Bite Back: Eat Nine a Day

Healthy Living

Bite Back: Eat Nine a Day

Eating nine daily servings of fruits and vegetables helps you feel healthy, look better and lowers your risk of cancer and other serious diseases.

You can’t beat fruits and vegetables for convenience. Portable and prepackaged, they can be eaten raw and on the go. They give you energy, yet won’t weigh you down like heavy snacks. Nature’s fun food, fruits and vegetables are highly versatile: You can crunch them, dip them, slice them, and cook them in countless ways. So don’t shortchange yourself. Eat plenty of fruits and vegetables to help you look and feel great.

woman eating an apple

Cruciferous vegetables have chemicals that may help prevent cancer: add broccoli, brussels sprouts, collards, bok choy, kale, cabbage and cauliflower to your diet. (A Fred Hutch study found that men who eat lots of cruciferous vegetables may be able to cut their risk of prostate cancer by nearly half.)

Vitamin C has chemicals that block some cancer-causing compounds inside your gut. Eating oranges, grapefruit, kiwi fruit, strawberries, broccoli, cauliflower, cantaloupe and blueberries can provide lots of vitamin C and other important vitamins.

Vitamin A repairs cell damage in your body that can lead to cancer and other diseases. Eat fruits and vegetables rich in colors such as leafy greens, apricots, cantaloupe, winter squash and sweet potatoes.

Easy answers to eating more fruits and vegetables

fresh fruits and vegetables

"It takes too much time."

  • Microwave vegetables.
  • Buy precut fruits and vegetables.
  • Used canned or frozen items.
  • Drink 100 percent fruit juice to begin the day

“They’re too expensive.”

  • Buy only those fruits and vegetables in season.
  • Shop weekly specials in the produce department.
  • Buy canned or frozen items.
  • Buy dried beans, split peas and lentils.
  • Use fruits and vegetables to replace some expensive meat and snack items.

Want more information?

For more information on this and
other cancer-related topics,
call the National Cancer Institute’s
Cancer Information Service at
1-800-4-CANCER (1-800-422-6237)
or visit

“My family won’t eat them.”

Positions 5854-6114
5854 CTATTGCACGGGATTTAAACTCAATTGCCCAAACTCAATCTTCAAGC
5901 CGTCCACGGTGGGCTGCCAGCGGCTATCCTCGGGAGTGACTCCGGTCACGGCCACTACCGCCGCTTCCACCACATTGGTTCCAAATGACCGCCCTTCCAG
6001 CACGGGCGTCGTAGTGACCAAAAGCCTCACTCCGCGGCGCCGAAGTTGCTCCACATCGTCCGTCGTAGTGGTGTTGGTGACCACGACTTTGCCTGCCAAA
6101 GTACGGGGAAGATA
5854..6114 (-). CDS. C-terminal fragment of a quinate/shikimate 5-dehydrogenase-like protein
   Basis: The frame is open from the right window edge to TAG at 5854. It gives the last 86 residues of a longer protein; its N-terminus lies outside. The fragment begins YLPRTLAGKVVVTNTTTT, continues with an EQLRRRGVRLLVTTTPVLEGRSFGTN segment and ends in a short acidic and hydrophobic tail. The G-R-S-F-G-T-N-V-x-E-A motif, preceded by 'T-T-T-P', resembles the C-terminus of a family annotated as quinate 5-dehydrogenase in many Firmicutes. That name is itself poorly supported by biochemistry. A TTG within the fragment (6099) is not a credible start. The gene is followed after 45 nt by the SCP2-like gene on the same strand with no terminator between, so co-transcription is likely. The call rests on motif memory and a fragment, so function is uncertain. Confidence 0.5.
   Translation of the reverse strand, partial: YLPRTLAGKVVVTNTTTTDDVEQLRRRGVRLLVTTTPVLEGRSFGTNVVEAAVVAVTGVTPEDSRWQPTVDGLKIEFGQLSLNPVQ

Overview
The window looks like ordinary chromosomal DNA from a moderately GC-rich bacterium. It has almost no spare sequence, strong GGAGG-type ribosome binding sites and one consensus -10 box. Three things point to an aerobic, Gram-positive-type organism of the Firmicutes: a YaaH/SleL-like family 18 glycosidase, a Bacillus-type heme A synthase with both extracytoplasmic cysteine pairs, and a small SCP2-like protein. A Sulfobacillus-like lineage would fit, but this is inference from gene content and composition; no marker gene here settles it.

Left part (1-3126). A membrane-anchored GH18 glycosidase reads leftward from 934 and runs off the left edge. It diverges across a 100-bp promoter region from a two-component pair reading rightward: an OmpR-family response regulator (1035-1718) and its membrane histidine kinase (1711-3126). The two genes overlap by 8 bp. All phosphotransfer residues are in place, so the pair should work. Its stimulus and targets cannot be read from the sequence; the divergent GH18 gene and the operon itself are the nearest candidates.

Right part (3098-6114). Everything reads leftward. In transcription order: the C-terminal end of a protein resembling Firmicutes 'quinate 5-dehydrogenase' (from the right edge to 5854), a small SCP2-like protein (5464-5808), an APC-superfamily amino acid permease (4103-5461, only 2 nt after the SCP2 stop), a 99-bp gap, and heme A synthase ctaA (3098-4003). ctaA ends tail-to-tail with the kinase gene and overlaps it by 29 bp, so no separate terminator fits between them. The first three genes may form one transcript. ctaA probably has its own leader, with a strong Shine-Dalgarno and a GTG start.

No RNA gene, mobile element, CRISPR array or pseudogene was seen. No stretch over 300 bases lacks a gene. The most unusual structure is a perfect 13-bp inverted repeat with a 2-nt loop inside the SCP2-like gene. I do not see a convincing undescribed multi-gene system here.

• Serve vegetables raw with a low-fat dip.
  • Keep a bowl of fruit on the counter, within easy reach.
  • Add sliced fruit or berries to breakfast cereal.
  • Keep raw veggies clean and ready for snacking in the fridge.
  • Ask family members to make a list of fruits and vegetables they like, and serve those more often.
  • Try new recipes from

“It gets boring eating the same ones over and over.”

  • Try a new fruit or vegetable each week.
  • Select canned and dried choices to add variety.
  • Choose from 100 different fruits and vegetables in the produce section or 50 varieties in the freezer case.
fresh cherries

“It’s a hassle to get fruits and vegetables at work or away from home.”

  • Keep nuts and dried fruits in your desk drawer.
  • Bring raisins or fruit from home in bag lunches.
  • Drink 100 percent fruit or vegetable juice.
  • Eat fruit for dessert at restaurants.

“They always spoil before I can use them up."

  • Buy only enough fresh produce to use in three to four days.
  • Clean and cut up produce so it will be ready to use.
  • Use perishable fruits and vegetables soon after buying and then enjoy frozen or canned varieties.
  • Store produce (except bananas and potatoes) in the produce drawer of the fridge to stay fresh longer.
  • Keep a supply of canned or frozen fruits and vegetables on hand.

Eating nine servings a day of fruits and vegetables is easy

How much is a serving?

3/4 cup (6 ounces) of 100 percent fruit juice
1 medium piece of fruit
1/4 cup of dried fruit
1/2 cup of raw or cooked vegetables or fruit
1/2 cup of beans or peas
1 cup of raw leafy greens

  • Eat fruit and drink 100 percent fruit juice for breakfast.
  • Eat fruit and vegetables as a snack.
  • Buy fresh, frozen*, canned* and dried fruits and vegetables when you shop.
  • Put fruits and vegetables in easy-to-reach places where you will see them.
  • Steam or microwave fruits and vegetables for five minutes.

* Canned and frozen items can be just as nutritious as fresh! In fact, they keep their nutrients better than fresh produce that has been in transit or sitting for a week or more.

Tips for eating out

  • Order lettuce and two slices of tomato on your deli sandwich.
  • Choose entrees with vegetables in them like stew or stir-fried meals.
  • Ask to replace French fries with a salad, tomato slices or a vegetable side dish.
  • Choose a restaurant that has a salad bar.
  • Ask for fresh juice instead of soda pop.
  • Have a large salad and vegetable-packed soup.
  • Make fruit the main dessert. It’s a refreshing end to a meal.
  • Add vegetables to take-out food—veggies on your  pizza, for example, instead of high-fat, processed meats.